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Be mindful it's Mental Health Awareness Week

Posted by: , Posted on: - Categories: Mental health, News

The dust is settling after the tumult of election speculation, briefing and analysis, which means the Social Care News blog is open again for business. And what better way to kick things off than with Mental Health Awareness Week which this year is promoting the benefits of mindfulness - the meditative technique designed to clear our minds, root ourselves in the present and give respite from the stresses and anxieties of modern day living.

MHAWFor those of us working in or with providers of mental health services, mindfulness has much in common with cognitive behavioral therapies (CBT) in as much as it supports strategies to give pause to - and even avoid - negative thoughts and feelings.

In this regard, whilst mindfulness as a technique is not a cure for depression and other emotional disturbances, it can none-the-less help moderate feelings which might otherwise be harder to cope with. What is certainly true is that a calmer state allows us to approach worries and concerns in a more considered way, whilst also fostering a greater sense of wellbeing by taking time to appreciate the world around us.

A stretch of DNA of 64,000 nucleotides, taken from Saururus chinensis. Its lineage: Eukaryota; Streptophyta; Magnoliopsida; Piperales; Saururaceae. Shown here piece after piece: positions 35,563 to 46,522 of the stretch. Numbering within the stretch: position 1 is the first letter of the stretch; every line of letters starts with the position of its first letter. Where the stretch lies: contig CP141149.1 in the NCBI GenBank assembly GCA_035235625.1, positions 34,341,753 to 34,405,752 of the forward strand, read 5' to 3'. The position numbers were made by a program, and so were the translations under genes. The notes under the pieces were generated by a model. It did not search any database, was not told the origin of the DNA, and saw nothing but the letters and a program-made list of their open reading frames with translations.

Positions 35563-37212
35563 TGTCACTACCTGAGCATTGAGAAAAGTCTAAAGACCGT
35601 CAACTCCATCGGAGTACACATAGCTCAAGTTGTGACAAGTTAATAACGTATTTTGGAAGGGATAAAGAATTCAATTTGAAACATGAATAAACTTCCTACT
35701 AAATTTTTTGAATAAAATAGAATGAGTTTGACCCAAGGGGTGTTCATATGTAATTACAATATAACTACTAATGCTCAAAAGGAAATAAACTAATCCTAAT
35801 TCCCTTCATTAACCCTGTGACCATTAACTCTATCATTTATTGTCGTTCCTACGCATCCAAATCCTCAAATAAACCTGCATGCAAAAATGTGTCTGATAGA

Click here to find out what's happening in your area for Mental Health Awareness Week. If you're already involved, why not let us know what you're up to and if you, your colleagues and those you're working with to overcome depression and other issues, are already practicing mindfulness. Has it helped? Would you recommend it in place of - or as part of - a therapeutic programme? Share your thoughts using the comments function below.

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  1. Comment by Michael Osborne posted on

    Mindfulness does bring a release but only for a short time. It is much better than having a cigarette to break moments of stress or worry. After the mindfulness spell is over, depression and anxiety soon spring back. However if you can remain mindful for say a hour it is far better than drink or smoking. It is not wise to dwell to long in this peaceful but forgetful state as thoughts and plans for the near future can be overlooked and it can become a habit.

  2. Comment by Tracey swarbrick posted on

    Mindfulness can teach you a multitude of coping,focusing,techniques.You can learn to use these in everyday tasks,making life much more easier and preventing episodes of anxiety. The most important mindfulness I learnt when I educated myself with these techniques was realisation.Making me understand and reconize what and when I was experiencing symptoms of mental health problems,putting me in control of the situation and being able to cope.